Debunking The Myths About Search Engine Optimization

SEO has causes a lot of confusion and frustration. This confusion and frustration is the result of an overwhelming amount of misinformation and the perpetuation of outdated SEO practices.

Google returns over 35,000,000 search engine results for the keyword search, SEO. With so much written about the subject, it can be hard to distinguish fact from fiction.  So, let us do some myth busting and finally lay to rest some of the most common myths circulating.

Myth #1: SEO Can Only Be Done By Technical People

I’m not going to mince words here. SEO has many moving parts and there are quite a few principles and best practices that must be understood, but anyone can learn SEO. However, to be good at it takes time, patience and a lot of practice.

As the owner of your website, SEO is something that you can and should take into your own hands. If nothing else, it’s important to learn basic SEO tasks like creating and editing page titles and heading tags, as well as building sitemaps and submitting them to search engines. These simple tasks will ensure that your website can be found online.

If you use a Content Management System, blogging solution or a website builder to create and manage your website’s content, this task is made even easier. Many of the popular website platforms mentioned above have built in modules, widgets or plug-ins that allow you to take more detailed control of your SEO.

If you’re interested in learning more about Search Engine Optimization, a great resource is SEOMoz and their guide “The Free Beginner’s Guide to SEO”

Myth #2: You MUST Rank #1

A recent study by found that 53 percent of searchers click on the top result on the first page returned by a search engine. The second result sees 15 percent of clicks, the third result sees 9 percent, the fourth result sees 6 percent, winding all the way down to 4 percent to round out the top 5 results on page one of search results.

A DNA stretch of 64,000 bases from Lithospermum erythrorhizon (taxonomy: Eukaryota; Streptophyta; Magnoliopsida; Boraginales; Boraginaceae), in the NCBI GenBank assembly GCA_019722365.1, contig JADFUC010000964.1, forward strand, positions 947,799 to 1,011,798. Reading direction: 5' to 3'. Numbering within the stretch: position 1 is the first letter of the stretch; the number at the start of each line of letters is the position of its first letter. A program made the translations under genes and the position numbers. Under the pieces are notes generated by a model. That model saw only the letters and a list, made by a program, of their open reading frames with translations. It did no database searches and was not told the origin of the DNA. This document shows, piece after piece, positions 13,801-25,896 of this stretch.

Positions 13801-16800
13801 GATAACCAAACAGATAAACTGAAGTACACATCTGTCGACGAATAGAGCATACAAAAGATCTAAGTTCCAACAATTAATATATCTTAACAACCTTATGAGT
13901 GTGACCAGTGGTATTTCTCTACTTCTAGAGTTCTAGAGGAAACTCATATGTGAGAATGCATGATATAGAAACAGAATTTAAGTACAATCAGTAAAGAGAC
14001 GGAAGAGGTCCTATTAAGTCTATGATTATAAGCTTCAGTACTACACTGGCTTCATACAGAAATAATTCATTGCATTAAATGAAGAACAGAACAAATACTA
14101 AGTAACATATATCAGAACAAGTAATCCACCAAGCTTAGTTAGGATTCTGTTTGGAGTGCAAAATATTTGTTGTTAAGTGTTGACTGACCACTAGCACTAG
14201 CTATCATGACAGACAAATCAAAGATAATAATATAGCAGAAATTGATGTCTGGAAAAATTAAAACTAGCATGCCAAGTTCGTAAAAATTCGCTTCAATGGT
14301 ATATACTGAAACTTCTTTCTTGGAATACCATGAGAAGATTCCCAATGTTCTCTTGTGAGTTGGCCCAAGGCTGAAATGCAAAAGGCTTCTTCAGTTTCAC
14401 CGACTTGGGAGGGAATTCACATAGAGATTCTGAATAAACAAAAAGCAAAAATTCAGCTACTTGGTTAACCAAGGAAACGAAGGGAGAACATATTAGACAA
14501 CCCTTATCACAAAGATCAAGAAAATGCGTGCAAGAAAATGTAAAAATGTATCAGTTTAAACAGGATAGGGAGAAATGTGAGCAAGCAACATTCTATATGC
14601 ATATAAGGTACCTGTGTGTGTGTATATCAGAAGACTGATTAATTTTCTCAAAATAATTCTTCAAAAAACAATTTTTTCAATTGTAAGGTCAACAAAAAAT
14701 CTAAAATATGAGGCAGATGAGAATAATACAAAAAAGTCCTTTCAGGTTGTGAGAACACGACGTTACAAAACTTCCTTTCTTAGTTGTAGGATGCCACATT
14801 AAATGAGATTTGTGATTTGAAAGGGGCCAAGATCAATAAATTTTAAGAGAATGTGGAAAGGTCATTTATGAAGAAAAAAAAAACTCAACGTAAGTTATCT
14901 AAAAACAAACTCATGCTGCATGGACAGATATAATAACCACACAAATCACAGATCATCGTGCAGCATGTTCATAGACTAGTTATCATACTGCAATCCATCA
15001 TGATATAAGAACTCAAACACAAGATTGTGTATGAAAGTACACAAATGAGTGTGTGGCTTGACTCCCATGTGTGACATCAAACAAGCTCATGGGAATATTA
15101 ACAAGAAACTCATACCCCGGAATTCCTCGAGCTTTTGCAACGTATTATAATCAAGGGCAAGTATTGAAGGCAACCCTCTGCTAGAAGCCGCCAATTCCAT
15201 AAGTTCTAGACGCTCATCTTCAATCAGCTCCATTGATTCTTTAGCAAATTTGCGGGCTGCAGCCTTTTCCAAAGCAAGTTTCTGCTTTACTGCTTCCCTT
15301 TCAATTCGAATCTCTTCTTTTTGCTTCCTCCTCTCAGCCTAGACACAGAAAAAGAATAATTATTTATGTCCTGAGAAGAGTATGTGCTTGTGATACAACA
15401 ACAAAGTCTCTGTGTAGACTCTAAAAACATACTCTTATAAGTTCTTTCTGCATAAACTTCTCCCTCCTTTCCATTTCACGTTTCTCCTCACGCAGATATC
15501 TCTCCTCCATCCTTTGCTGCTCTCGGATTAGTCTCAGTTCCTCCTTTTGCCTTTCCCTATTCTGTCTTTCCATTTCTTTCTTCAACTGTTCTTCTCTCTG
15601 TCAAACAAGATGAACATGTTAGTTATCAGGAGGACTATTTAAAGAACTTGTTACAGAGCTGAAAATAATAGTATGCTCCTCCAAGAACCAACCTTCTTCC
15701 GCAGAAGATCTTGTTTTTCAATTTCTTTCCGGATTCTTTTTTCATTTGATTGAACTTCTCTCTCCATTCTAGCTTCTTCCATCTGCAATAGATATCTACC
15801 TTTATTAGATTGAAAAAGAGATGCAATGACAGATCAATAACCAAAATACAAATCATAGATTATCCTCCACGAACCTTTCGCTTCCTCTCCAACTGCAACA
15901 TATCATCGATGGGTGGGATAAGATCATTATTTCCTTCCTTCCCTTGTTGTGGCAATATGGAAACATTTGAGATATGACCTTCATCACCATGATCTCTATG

From this data, some might conclude that if your website is not the very first listing on page one of search results, that SEO doesn’t work. But, consider this …

Studies have also shown that on subsequent pages, being listed toward the top of the page shows similar click behavior to being ranked on page one of results.

Additionally, many search results now include images, local maps, videos, author profiles and rich snippets. Click rates on these types of results are proving to be higher than results without images, maps, videos, author profiles and rich snippets—and in many cases are equal to or better than the first result on the first page.

Myth #3: SEO Is Web Spam

Very simply put, search engines are computer programs. Their job is to retrieve data, files or documents from a database or network, esp. the internet. Computers are not as smart as people, yet. They don’t always understand what people mean when they type in words or phrases into the search box. They don’t understand vocabulary or the nuances of language.

SEO exists to help search engines find information and content that is relevant to your search. Its job is to make sure that the pages of your website are well represented within search engines.

A large part of SEO is making sure that your website pages; are accessible to people and search engines, use the right keywords, utilize good design and load fast.

Like anything else, SEO can be abused by those with bad intentions. Those with less than good motives purposefully hack sites and use unsavory tactics that search engines frown upon to cheat their way to the top of search engine results.

SEO can be enormously helpful and can be a valid way to help people to find what they’re looking for via search engines—but it can also be abused and overdone.

Myth #3: SEO Is Dead

For whatever reason, lately it’s very en vogue to pronounce all kinds of stuff as dying or dead. Be it technology, religion, politics, music, business or even SEO—it’s all dying or dead.

Are people right? Is SEO dying or even worse, dead?

Google alone makes 350-400 updates to its search engine algorithm, each year. Add in the fact that Bing, Yahoo and other search engines also make a similar number of tweaks to their algorithms and we’re talking about thousands of updates to search engines each year!

As long as search engines continue to roll out algorithmic updates in efforts to provide better search experiences and combat spam, there will always be a need to stay on top of these updates and make optimizations to your website.

Needless to say, SEO isn’t going anywhere anytime soon.